Councils face a new future in Northern Ireland: Local Government Chronicle

Posted on June 13, 2008 · Posted in Local Government Chronicle

 

Councils face a new future in Northern Ireland

 

by Paul Gosling

 

Local government has played a central role in the modern history of Northern Ireland – but not an honourable one. The failings of local authorities in the 1960s were a major factor in the onset of the Troubles, in which over 3,700 people died. So the big question now, with devolved government restored and a successful peace process in place, is can local authorities perform better this time round? Councils are being given an opportunity to prove they can, with reorganisation now agreed that will lead to limited new powers.

 

The immediate cause of the Troubles was anger amongst Catholic, nationalist and republican populations at their treatment by government – particularly local government. Housing – controlled at that time by councils and the Northern Ireland Housing Trust – was perceived by Catholics to be allocated preferentially to Protestants. When Catholics created their own housing associations -as they did in Derry under the leadership of John Hume – planning applications for the building of new homes were rejected, again by councils. Catholic anger was further stoked up by their claims that unionist councils mostly gave jobs to Protestants. In some instances, control of councils was achieved through blatant gerrymandering of ward boundaries and housing allocations.

 

Even today, many Protestants would dispute this version of history – but it is a view that has been backed by the UK Government. “Local government was identified by the [Government’s] Cameron Commission as one of the immediate causes of the outbreak of the Troubles,” says Dr Sydney Elliott, a politics lecturer at Queens University and a leading historian of the period. But Elliott points out that seeing only unionist councils discriminating against a Catholic/nationalist population is too simplistic. “There was a very effective nationalist system in places like Strabane and Newry,” he explains.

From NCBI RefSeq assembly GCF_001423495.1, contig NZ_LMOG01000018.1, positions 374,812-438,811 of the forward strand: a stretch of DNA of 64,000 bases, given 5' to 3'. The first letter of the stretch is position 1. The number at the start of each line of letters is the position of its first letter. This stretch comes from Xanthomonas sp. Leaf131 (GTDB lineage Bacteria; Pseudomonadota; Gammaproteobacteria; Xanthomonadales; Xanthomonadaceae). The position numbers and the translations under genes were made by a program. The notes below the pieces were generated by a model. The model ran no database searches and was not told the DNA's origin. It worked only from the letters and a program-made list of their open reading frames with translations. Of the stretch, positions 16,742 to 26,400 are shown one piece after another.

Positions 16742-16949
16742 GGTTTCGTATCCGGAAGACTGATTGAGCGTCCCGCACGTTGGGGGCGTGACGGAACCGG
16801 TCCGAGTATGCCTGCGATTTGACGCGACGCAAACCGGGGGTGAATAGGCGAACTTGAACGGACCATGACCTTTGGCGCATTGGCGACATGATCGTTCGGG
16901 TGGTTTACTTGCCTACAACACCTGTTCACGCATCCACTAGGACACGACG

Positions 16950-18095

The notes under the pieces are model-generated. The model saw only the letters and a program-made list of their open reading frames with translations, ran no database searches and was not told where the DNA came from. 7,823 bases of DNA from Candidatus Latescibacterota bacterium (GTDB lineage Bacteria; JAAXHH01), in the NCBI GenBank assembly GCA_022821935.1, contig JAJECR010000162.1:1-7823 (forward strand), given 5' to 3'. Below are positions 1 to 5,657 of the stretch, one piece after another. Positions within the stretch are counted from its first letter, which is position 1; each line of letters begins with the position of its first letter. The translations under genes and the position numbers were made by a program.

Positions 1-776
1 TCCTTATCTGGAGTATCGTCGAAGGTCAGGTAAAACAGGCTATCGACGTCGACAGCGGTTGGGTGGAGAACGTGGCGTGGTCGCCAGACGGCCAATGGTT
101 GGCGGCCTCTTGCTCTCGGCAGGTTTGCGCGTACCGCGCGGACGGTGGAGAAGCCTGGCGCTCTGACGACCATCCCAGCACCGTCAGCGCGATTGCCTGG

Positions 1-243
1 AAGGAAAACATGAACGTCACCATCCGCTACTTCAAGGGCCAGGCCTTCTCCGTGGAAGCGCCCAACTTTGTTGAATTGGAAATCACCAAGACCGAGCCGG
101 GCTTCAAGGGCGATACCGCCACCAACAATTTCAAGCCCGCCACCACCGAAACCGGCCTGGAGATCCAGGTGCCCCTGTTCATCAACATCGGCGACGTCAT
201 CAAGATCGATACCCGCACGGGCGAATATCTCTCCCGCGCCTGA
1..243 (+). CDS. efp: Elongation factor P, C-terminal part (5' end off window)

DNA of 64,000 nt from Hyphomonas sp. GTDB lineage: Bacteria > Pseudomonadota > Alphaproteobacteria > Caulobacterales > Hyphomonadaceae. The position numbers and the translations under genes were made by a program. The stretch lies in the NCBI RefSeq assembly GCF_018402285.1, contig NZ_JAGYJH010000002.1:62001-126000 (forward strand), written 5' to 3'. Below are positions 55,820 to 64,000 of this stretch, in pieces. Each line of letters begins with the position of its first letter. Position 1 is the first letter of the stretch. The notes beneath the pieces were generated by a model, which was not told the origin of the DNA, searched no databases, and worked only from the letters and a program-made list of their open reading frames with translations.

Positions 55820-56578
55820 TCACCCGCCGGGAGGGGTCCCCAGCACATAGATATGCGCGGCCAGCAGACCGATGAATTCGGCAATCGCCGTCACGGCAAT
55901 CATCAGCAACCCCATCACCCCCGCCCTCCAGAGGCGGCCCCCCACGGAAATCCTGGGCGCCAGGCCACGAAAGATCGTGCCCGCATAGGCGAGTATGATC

Discrimination and inequality reached a point where the unionist Northern Ireland government felt it had to intervene. Councils guilty of what Elliott calls “bad conduct” in abusing powers had those powers removed. With Belfast, Londonderry, Armagh and Omagh all losing their powers, this effectively put an end to local government in Northern Ireland. When local government was fundamentally reorganised in 1972, councils were left with few responsibilities – widely referred to as just the bins, baths and burials.

 

That situation has remained – until now. Things began to change with Peter Hain as secretary of state for Northern Ireland. He instituted the Review of Public Administration, which recommended that councils gained significantly more powers – including over planning, local roads maintenance, youth services, libraries and fire and rescue – and the replacement of the existing 26 district councils with seven new single-tier regional ‘super councils’. The proposals caused a storm.

 

Whether by accident or design, the seven council model was acceptable to only Sinn Fein of the main political parties. The Democratic Unionists and the Ulster Unionists wanted 15 councils, while the Social and Democratic Labour Party was very cautious about regaining powers taken away with good reason in the 1960s and 1970s. (“The SDLP haven’t moved on at all,” says Elliott.) The seven council option became one of the bargaining tools used by Hain to force Ian Paisley’s DUP into government – so they could reject it.

 

With the restoration of devolved government, the new environment minister – the DUP’s Arlene Foster – put the RPA seven council proposals on hold. When she published her ’emerging findings’ of outline alternative proposals, preferred options included going for either 11 or 15 councils, and with many fewer powers – losing the previously recommended fire and safety, road maintenance and most of planning. Speaking to LGC at the time, Heather Moorhead, chief executive of the Northern Ireland Local Government Association, said: “It’s completely de minimis – it’s 25% of what was on offer previously. It’s a joke.”